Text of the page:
Dambusters hero wanted to bomb Mussolini

BRITAIN'S wartime Bomber Command led by Sir Arthur "Bomber" Harris asked Winston Churchill for permission to use the legendary Dambusters squadron to assassinate Italian dictator Benito Mussolini.

Sir Arthur is viewed by some historians as controversial for his carpet bombing of the German city of Dresden, which led to 500,000 civilian deaths and which also earned him the nickname of "Butcher" Harris.

In fascinating documents released by the National Archive in Kew, Foreign Secretary Sir Anthony Eden, writes to Churchill in a memo dated 13 July, 1943 outlying the plan – asking permission to "lay the operation on".

The memo reads: "Harris has asked permission to try and bomb Mussolini in his office in Rome and to bomb his residence simultaneously in case the Duce is late that morning."

According to the memo it was the second time that eager Bomber Harris had made the request but permission had been turned down in 1942 for fear of hitting Vatican and civilian targets. Sir Anthony added: "Harris would use the Squadron of Lancasters (No 617) which made the attacks on the dams. It is manned by experts and is kept for special ventures of this kind."

His aim was to take out Mussolini's office at Palazzo Venezia in the centre of Rome and his family home at Villa Torlonia.

The memo went on: "The attack would be made just above the rooftops and would give the only chance of destroying the two buildings without much other damage."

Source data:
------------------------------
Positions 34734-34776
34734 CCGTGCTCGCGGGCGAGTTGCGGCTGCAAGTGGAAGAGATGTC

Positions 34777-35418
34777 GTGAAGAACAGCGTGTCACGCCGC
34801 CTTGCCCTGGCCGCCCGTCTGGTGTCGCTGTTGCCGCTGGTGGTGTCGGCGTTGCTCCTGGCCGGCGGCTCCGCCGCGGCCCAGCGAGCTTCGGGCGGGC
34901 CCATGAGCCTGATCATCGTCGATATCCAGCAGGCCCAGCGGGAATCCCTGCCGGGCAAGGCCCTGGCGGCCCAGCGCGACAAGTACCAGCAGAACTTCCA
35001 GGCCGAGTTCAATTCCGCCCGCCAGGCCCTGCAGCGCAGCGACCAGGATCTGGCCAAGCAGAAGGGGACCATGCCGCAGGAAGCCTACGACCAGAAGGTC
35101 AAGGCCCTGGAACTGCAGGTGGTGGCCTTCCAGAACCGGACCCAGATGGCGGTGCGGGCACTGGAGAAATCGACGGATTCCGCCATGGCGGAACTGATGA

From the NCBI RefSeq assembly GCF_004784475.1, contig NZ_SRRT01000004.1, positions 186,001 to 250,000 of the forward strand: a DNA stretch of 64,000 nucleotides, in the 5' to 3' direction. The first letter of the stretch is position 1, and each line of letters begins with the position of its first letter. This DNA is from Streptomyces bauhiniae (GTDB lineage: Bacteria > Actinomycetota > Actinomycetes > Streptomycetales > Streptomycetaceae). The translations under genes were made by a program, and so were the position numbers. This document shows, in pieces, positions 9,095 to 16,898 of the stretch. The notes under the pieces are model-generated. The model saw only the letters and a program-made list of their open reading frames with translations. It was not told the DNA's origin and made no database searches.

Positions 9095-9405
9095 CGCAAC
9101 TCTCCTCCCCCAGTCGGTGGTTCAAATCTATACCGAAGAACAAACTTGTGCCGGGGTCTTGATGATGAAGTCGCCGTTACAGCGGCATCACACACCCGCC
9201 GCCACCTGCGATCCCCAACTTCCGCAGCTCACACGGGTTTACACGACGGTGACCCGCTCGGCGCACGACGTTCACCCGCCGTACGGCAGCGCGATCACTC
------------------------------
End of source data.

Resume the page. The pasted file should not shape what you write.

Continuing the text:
Sir Anthony also outlined how the targets were not "within 1,500 yards of the Vatican", as at the time there were strict instructions to Allied bombers not to attack the Pope or buildings of historical significance in Rome.

At the time this had outraged public opinion in Britain, as Italian bombers had taken part in the Blitz. Unlike in Germany, bombing in Rome was confined strictly to military targets.

Sir Anthony ended his note by writing that Mussolini's death or injury might help hasten Italy's early exit from the war.

But Churchill was not in favour of the plan as he feared the bombers would hit historical or civilian targets and it was vetoed.

Historian Eugenio Di Rienzo said: "This was a plan of fantasy and would never have succeeded because of the agreement of trying to avoid bombing the Vatican – even though the targets are nowhere near the Vatican.

"The chances of success if it had gone ahead would have been very slim – precision bombing is difficult even in present modern day warfare so imagine it in 1943.

"Precise information on Mussolini's whereabouts would have been needed and although there was no bunker at Palazzo Venezia there was one at Villa Torlonia as that is where his family lived.

"Churchill probably also considered the fact that Mussolini's death, contrary to what Eden wrote, would more than likely have had a negative effect on Italy at that time as many Italians still believed in him.

"One thing that is interesting to note is that Mussolini did fall less than three weeks after this request was made. There has been much speculation of the relationship between Churchill and Mussolini. Did Churchill know this was about to happen?"

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